It’s the ultimate superpower
When we ask couples in recovery what their biggest goal is for the relationship, the answer usually describes some form of emotional intimacy.
When we explore further, couples say: “The freedom to tell my partner how I think and feel without being criticized; To be seen for who I am; To have someone I can feel safe with.”
So, what are couples in recovery longing for?
The ability to be truly vulnerable.
That is the power to share one’s deepest needs, desires, fears, anxieties, flaws, and dreams while trusting they will be received without judgment.
Couples in recovery are both uniquely qualified to embrace vulnerability, as well as challenged at practicing vulnerability in their partnerships. In recovery, we see and practice vulnerability at 12- step programs when the newcomer raises their hand and talks about their disease for the first time; or another person tearfully talks about their partner’s addiction and their struggle about how not to enable them.
But why is it so difficult to practice that vulnerability as individuals with our partners? Anxiety, fear, denial, trauma may all come up when we risk sharing our heart outside of the protective walls of our respective addictions. However, if we are putting our faith in a partnership that will thrive, both partners must be willing to express those tough, gritty, anxiety-inducing emotions, and trust that the person receiving them will respond in a loving way.
While vulnerability takes conscious practice, it also requires a sturdy foundation.
The building blocks of vulnerability are:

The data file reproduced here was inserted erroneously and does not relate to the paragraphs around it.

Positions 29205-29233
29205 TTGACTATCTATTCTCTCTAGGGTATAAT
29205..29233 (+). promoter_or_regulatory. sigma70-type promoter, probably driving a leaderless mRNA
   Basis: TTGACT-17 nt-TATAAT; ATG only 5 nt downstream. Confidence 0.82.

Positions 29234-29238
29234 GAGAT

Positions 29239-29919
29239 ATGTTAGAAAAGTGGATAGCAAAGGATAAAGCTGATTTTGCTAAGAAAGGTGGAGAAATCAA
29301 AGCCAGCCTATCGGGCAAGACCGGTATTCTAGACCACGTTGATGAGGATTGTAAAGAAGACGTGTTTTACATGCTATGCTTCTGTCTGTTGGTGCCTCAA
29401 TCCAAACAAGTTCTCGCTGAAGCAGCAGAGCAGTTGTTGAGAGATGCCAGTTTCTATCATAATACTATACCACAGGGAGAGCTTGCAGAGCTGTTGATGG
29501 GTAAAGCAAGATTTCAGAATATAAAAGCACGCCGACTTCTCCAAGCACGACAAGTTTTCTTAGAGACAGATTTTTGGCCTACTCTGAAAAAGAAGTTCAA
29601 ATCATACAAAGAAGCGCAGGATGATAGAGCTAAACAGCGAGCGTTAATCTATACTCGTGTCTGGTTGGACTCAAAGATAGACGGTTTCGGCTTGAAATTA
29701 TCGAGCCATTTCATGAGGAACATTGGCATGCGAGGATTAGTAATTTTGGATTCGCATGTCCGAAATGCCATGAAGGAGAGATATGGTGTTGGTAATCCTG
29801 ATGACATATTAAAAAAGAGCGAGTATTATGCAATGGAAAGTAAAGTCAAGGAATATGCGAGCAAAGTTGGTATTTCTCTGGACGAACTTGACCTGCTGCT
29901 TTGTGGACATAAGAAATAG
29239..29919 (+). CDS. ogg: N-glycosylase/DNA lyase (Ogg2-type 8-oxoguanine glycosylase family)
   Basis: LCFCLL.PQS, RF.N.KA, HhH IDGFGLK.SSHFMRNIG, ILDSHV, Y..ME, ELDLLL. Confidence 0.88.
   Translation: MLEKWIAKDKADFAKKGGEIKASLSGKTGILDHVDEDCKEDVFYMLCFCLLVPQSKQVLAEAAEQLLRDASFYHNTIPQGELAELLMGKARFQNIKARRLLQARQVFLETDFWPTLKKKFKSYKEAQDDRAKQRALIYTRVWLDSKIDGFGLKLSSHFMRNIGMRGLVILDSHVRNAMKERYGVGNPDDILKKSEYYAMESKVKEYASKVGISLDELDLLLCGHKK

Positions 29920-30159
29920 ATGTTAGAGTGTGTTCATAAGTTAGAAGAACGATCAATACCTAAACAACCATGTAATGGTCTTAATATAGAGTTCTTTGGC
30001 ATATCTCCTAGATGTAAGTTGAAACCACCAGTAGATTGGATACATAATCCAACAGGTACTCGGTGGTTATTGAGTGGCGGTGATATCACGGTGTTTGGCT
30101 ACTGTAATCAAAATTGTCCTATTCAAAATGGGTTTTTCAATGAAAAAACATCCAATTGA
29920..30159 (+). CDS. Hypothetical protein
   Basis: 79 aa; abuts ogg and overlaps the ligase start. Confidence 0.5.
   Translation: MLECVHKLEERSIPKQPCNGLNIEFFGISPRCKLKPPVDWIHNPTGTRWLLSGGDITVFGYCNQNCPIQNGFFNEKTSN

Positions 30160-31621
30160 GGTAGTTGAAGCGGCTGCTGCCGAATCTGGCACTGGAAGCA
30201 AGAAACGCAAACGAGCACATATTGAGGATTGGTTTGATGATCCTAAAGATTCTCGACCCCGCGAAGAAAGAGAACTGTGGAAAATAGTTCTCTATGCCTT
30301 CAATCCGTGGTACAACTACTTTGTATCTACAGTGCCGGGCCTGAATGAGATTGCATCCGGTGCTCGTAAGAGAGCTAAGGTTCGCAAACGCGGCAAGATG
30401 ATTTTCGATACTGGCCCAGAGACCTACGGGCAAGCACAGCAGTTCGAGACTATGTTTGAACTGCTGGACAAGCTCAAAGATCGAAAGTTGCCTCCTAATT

Desire: We must start with a passion for a deeper relationship. We must be open to letting go of the past, changing our way of communicating, listening, asking questions, and learning about ourselves.
Transparency: Truthfulness and integrity in the relationship are prerequisites to feeling safe enough to be vulnerable. The foundation of trust is complete honesty, no errors of omission, especially if there has been betrayal in the past.
Self-knowledge: We need to know ourselves, our patterns of behavior, our own judgmental beliefs, and our fears and anxieties if we want to share with our partner. What we share will evolve as we are always changing and discovering who we are.
Author and social worker Brene Brown speaks of vulnerability as a superpower. The superpower of being vulnerable does not require a cape, a costume, or a cloak of comfort. It requires courage.
Choose courage – the results are worth it!
8 things you can do to practice vulnerability
1. Try something with your partner you have been afraid to do.
2. Buy the most ridiculous t-shirt for each other and wear it out together.
3. Ask your partner for help with something you usually struggle with alone.
4. Play hooky and go to a matinee together.
5. Keep a couples’ gratitude list.
6. Create a collage together of what your relationship means to one another.
7. Share a fear you have.
8. Apologize first.